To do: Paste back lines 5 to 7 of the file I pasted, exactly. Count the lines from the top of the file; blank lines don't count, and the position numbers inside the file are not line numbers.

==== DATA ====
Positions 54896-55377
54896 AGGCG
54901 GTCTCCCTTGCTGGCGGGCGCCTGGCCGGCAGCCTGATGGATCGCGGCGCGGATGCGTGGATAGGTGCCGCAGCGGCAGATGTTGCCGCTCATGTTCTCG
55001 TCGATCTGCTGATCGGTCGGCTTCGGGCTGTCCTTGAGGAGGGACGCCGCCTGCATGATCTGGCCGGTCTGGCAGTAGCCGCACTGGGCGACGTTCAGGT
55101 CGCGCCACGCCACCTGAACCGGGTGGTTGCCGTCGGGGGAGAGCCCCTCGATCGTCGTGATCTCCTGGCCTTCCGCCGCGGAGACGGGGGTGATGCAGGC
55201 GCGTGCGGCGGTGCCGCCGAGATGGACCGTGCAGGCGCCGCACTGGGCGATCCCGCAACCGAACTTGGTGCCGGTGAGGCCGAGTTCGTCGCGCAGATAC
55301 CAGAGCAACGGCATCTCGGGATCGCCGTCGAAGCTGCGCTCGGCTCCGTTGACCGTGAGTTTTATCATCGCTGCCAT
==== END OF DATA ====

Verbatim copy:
55101 CGCGCCACGCCACCTGAACCGGGTGGTTGCCGTCGGGGGAGAGCCCCTCGATCGTCGTGATCTCCTGGCCTTCCGCCGCGGAGACGGGGGTGATGCAGGC
55201 GCGTGCGGCGGTGCCGCCGAGATGGACCGTGCAGGCGCCGCACTGGGCGATCCCGCAACCGAACTTGGTGCCGGTGAGGCCGAGTTCGTCGCGCAGATAC
55301 CAGAGCAACGGCATCTCGGGATCGCCGTCGAAGCTGCGCTCGGCTCCGTTGACCGTGAGTTTTATCATCGCTGCCAT